February 5, 2019 • Retirement 101 / Articles and Insights

What are the Different Types of Financial Professionals?

What are the Different Types of Financial Professionals?

Financial professionals. Agents. Advisors. Planners. The world of financial advice is filled with titles that feel related—but are they all the same? What’s the difference between an advisor and a financial planner? How do you know who to turn to when you have a question about your retirement, your taxes, or just money in general? How do they get paid? 

Let’s break down the primary types of financial professionals, how they are paid, and the types of things they specialize in, so you can determine who to talk to when you have questions.

1. The term financial professionals refers to a number of professions in the financial services industry, including insurance agents, accountants, investment managers, financial planners, and financial advisors. 

  • How are they paid? Financial professionals are paid based on their specific area of focus. For example, insurance agents are paid differently than financial advisors. 
  • When can they help? Financial professionals can assist you in a variety of areas, depending on their focus. 

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Insurance agents can be helpful when you need to protect your life or property, or when you’re planning for retirement.

2.  Insurance agents can help protect individuals against certain risks. Life insurance and fixed annuities are agents’ core products. Some agents also sell personal insurance, including auto, homeowners, liability, and health. If trouble or tragedy strikes, your coverage may provide a cash payout. When you’re ready to retire, products like life insurance and annuities can provide an income for the rest of your life.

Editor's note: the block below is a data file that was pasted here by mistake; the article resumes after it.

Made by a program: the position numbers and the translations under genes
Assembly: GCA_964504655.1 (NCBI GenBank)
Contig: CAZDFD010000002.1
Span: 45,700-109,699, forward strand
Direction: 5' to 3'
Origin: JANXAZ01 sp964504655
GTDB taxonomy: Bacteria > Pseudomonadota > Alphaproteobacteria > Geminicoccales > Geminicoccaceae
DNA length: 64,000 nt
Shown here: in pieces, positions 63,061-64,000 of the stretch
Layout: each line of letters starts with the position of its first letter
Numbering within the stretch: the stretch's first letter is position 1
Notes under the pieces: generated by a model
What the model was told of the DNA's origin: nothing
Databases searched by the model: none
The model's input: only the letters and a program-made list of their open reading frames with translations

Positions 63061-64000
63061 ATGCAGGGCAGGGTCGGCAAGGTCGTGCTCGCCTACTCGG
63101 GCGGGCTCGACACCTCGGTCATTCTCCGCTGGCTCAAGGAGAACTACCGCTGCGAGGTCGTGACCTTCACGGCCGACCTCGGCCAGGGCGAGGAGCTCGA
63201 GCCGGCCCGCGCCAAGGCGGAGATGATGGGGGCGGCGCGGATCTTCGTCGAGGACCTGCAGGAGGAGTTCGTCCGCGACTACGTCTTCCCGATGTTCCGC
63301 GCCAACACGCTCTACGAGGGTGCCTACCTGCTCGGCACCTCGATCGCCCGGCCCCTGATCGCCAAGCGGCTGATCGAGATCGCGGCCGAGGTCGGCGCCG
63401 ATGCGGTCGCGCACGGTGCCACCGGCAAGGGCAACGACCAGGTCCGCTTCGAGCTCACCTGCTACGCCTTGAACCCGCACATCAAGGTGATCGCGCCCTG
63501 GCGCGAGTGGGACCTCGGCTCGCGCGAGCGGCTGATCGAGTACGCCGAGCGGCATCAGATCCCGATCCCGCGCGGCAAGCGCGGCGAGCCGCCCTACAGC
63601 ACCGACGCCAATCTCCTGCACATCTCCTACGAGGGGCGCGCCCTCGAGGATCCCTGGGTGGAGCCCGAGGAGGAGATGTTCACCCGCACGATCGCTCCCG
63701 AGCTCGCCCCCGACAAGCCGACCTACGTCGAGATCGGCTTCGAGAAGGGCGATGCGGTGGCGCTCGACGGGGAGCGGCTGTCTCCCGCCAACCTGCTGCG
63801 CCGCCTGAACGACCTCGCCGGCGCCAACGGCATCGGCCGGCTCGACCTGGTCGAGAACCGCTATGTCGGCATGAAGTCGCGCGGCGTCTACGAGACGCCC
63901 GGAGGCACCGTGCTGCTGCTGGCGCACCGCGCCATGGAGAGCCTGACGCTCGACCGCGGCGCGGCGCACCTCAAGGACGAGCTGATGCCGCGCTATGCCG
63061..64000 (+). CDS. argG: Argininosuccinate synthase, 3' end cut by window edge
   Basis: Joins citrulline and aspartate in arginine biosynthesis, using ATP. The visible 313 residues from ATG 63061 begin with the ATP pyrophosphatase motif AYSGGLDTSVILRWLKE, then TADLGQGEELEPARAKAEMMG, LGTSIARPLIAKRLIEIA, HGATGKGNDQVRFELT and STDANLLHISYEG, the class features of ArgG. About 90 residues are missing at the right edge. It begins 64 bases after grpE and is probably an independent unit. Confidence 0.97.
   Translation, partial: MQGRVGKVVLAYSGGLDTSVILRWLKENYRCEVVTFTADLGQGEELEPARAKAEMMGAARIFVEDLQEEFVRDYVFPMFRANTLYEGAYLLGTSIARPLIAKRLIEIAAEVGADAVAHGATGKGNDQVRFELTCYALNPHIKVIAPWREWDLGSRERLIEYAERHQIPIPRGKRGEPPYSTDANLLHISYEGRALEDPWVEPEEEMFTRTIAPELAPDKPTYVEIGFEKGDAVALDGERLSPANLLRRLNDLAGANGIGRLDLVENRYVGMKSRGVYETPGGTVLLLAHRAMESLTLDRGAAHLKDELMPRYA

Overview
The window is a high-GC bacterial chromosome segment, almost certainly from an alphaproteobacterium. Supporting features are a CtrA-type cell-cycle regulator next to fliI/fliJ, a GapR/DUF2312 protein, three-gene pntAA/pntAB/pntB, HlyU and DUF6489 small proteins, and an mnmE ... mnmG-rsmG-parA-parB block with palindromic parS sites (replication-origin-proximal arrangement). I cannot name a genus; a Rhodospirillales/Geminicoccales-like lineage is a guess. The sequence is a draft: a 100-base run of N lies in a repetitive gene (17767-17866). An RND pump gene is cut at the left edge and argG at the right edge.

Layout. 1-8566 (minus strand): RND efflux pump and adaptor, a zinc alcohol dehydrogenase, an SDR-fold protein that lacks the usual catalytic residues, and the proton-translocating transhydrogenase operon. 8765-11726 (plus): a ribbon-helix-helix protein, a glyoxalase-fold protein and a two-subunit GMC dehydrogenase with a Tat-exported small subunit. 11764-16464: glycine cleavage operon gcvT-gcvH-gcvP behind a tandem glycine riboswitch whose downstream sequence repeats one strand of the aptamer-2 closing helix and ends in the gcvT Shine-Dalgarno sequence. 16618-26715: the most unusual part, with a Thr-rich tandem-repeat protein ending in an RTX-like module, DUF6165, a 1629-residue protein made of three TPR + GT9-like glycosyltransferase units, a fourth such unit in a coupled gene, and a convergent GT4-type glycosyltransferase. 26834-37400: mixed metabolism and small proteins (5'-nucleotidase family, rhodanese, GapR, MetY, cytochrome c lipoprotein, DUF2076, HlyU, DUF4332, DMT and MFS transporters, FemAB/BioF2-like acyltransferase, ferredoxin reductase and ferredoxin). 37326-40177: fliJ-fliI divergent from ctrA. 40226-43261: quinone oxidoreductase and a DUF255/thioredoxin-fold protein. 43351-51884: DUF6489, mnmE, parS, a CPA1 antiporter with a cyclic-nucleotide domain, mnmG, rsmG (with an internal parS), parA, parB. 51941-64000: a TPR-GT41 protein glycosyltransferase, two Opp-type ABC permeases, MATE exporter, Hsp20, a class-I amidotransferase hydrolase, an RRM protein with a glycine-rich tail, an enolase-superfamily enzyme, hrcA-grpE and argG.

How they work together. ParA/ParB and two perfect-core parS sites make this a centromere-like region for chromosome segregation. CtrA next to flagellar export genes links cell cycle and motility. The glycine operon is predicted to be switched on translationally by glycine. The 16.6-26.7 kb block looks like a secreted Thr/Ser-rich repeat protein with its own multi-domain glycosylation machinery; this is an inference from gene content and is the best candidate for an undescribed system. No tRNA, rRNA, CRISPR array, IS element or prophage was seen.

• How are they paid? Fees for insurance agents are typically built into the product purchase price. There are generally no minimum investment levels because they can accept a lump sum or monthly installments.
  • When can they help? Insurance agents are helpful when you need to protect your life or property, or when you’re planning for retirement. 

3.  Financial advisors focus on investment products, including stocks, bonds, and mutual funds. They also manage portfolios, deliver financial plans, recommend investments, are securities licensed, and help monitor financial performance versus goals over the long term.

  • How are they paid? The investor pays an annual percentage on the assets the financial advisor and his or her firm are handling.
  • When can they help? If you have a lump sum or accumulated savings and want to commit to the stock market, a financial advisor can help.

 

4.  Registered investment advisors (RIAs) are similar to financial advisors. These professionals are licensed and regulated and run operations to help people who have accumulated savings that they would like to invest.

  • How are they paid? Similar to financial advisors, RIAs are usually paid an annual percentage on the assets they manage.
  • When can they help? If you have a lump sum or savings that you’d like to invest in the stock market, and you feel that large firms are too impersonal, you may want to speak with an RIA. 

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5.  Financial planners deliver financial plans, which you can initiate on your own or through a financial advisor. This service also includes ongoing reviews and guidance. Financial planners are like architects who design a house—they can create the plan, but you need to hire the contractors to build it.

  • How are they paid? Financial planners are often paid by the hour or at a fixed rate for delivering your plan.
  • When can they help? If you have a more complicated financial situation or are setting long-term goals, a financial planner can help you design a plan that will help you achieve those goals.

6.  Accountants primarily provide tax advice and file tax returns in an attempt to legally minimize your taxes. In most cases, they will represent you with the IRS if you are audited.

  • How are they paid? They are typically paid by the hour, although they might file personal returns for a flat fee.
  • When can they help? If you want a professional to file taxes on your behalf because you are uncomfortable completing the form or you have a complex return. 

 

Financial professionals may have multiple licenses, certifications, and tools at their disposal to provide a variety of services. Asking questions during your first meeting can help determine which professional is able to help with your specific needs. 

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